2 Trii per il cembalo e il violino
(Rev. by Antonio Frigé, Intr. by Amaya Fernández Pozuelo)DVPF 20765 48 Pages Baroque
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(b Danzig [now Gdańsk], bap. 14 March 1727; d Dresden, bur. 15 April 1756). German keyboard virtuoso and composer. Very little documentary evidence about Goldberg’s life has survived, and virtually all the early reports contain some demonstrable errors. He is widely reported to have become a pupil of J.S. Bach after the Russian ambassador to the court of Saxony, Hermann Karl von Keyserlingk (Count from 1741), recognized the boy’s talent in Danzig, perhaps in 1737. Goldberg was also claimed as a pupil by W.F. Bach, who was in Dresden throughout Keyserlingk’s first period of office in that city (1734–45). No other report confirms this tutelage, and the extent of Goldberg’s study with either Bach and the order in which he studied with them remain subjects for speculation.
Forkel’s famous story of the commissioning of J.S. Bach’s Goldberg Variations (published c1741 as Clavier-Übung, iv) by Keyserlingk to be played by Goldberg contains several errors of fact and must be doubted. (It has frequently been questioned because of Goldberg’s extreme youth: the lack of a dedication in the print is evidence against the commission, though even without a commission Bach could have given Keyserlingk a copy of the print and received a gift in return, perhaps in late 1741, when he is known to have visited the Keyserlingk home in Dresden.) It is clear, however, from early accounts that the technical difficulty of the variations would have been well matched by Goldberg’s amazing performing skills. The fact that Keyserlingk’s only son was studying in Leipzig from 1741 until at least 1743 may have provided the vehicle for Goldberg’s visits to Leipzig – visits that are suggested by the nature, style and diplomatic condition of Goldberg’s church cantatas, as well as by Forkel’s doubtful story.
Goldberg seems not to have accompanied Count Keyserlingk from Dresden to Potsdam in 1745 and is next traceable about 1749–51 (according to Dadder) at a concert at which Keyserlingk (back in Dresden from 1749), Electress Maria Antonia Walpurgis of Saxony and W.F. Bach (presumably visiting from Halle) were also present, according to W.F. Bach’s letter to the electress in 1767. In 1751 Goldberg joined the private musical establishment of Count Heinrich von Brühl, which had been weakened by the departure of both Georg Gebel (ii) and Gottlob Harrer in 1750. He remained in Brühl’s service until his early death, of consumption.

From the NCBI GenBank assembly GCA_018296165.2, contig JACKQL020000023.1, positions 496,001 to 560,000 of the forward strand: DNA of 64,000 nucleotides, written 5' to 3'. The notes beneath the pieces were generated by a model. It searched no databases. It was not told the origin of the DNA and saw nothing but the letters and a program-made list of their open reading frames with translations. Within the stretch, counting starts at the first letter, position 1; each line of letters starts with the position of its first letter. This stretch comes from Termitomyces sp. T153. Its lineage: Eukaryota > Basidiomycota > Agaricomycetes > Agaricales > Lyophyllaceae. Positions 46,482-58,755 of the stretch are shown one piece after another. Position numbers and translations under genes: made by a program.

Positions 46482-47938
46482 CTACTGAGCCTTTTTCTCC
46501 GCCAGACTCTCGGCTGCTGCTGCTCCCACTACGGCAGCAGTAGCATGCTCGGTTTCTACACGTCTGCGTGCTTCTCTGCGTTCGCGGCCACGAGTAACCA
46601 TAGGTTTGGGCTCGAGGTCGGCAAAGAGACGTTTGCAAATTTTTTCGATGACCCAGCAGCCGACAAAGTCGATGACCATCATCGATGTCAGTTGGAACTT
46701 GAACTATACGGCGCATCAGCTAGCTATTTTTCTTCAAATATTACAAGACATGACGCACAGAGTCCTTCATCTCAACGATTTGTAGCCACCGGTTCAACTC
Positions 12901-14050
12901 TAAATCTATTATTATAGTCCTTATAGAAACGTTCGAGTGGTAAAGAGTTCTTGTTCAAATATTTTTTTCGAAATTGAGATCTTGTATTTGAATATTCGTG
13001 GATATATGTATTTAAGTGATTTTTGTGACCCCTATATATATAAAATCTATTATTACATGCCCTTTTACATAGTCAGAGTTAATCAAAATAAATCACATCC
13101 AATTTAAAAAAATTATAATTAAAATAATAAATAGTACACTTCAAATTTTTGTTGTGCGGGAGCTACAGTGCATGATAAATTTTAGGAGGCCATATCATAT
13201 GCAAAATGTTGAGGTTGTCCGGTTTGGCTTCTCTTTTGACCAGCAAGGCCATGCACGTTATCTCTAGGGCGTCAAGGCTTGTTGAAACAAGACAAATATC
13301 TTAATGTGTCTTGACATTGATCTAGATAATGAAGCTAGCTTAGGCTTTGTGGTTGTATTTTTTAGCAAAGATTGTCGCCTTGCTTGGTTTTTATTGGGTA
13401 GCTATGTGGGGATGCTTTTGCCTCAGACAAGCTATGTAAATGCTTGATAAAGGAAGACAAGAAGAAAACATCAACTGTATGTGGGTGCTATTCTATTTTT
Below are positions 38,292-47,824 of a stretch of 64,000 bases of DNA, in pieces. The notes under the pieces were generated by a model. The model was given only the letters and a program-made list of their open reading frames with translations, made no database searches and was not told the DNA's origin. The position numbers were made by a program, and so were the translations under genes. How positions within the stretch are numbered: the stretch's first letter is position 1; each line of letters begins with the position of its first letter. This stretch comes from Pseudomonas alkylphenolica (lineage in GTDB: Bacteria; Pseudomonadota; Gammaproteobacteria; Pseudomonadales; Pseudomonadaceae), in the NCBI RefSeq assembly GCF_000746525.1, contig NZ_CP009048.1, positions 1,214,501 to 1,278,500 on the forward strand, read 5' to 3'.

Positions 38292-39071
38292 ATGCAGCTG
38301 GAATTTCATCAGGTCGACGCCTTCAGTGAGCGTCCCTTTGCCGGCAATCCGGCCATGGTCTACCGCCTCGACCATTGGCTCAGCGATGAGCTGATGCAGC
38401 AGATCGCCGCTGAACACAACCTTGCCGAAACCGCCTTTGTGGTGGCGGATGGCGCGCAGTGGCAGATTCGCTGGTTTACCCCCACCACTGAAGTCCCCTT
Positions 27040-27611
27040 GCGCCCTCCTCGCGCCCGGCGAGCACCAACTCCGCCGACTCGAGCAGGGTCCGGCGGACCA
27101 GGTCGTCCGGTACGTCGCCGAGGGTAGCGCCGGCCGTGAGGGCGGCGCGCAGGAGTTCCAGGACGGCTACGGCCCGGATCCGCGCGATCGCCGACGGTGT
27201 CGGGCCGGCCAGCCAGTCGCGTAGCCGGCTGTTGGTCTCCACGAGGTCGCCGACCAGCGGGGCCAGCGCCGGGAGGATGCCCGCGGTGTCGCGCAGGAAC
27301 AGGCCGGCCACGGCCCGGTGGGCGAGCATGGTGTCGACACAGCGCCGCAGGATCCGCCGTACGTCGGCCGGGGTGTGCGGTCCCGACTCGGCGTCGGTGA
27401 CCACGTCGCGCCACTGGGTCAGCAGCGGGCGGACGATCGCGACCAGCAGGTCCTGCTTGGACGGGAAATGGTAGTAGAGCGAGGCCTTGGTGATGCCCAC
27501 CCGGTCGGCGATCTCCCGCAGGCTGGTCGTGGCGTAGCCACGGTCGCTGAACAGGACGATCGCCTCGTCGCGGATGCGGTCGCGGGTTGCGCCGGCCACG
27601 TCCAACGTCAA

The earliest reports are unanimous in praising Goldberg’s keyboard playing, especially his facility in sight-reading at the keyboard. But his compositional skills provoked a small controversy: Forkel suggested in his Bach biography (1802) that Goldberg was ‘a very skilful keyboard player, but with no particular talent for composition’, and J.F. Reichardt reprinted this opinion in his 1805 autobiography, adding: ‘apparently H[err] F[orkel] knows nothing, or only the least significant, of Goldberg’s very rare keyboard works’. The statement attributed to Reichardt (Dürr, p.58; Dadder and Dürr), that Goldberg possessed primarily technical talent, was not really a musical genius and had no special talent for composition, is not in Reichardt’s autobiography but only in the very imaginative ‘excerpt’ from it by H.M. Schletterer (J.F. Reichardt, 1865/R, p.69). Reichardt was himself in an excellent position to assess Goldberg’s compositions, as he owned ‘several’ of Goldberg’s keyboard concertos and had heard Goldberg’s sister play some of her brother’s works. The likelihood that J.S. Bach encouraged Goldberg to write church cantatas for Leipzig speaks well for his compositional talent, as does the confusion – going back at least to the Breitkopf catalogues of 1761 and 1762 – over the attribution of the C major Trio Sonata bwv1037.
Goldberg’s extant compositions show a musical style varying with genre and hypothetical chronology, from a style very close to J.S. Bach’s (the cantatas, most of the trio sonatas) to one far more galant and accessible to the Dresden audience (the polonaises, Trio Sonata in G minor) and, perhaps finally, to an ambitious modern style calculated for Count Brühl’s orchestra and possibly influenced by the style of C.P.E. Bach (the concertos). It is not surprising that in approaching the works of this young and facile man it is difficult to find his ‘real’ musical style, although a love for syncopation, for wide-ranging melodies and especially for chromaticism runs through his works.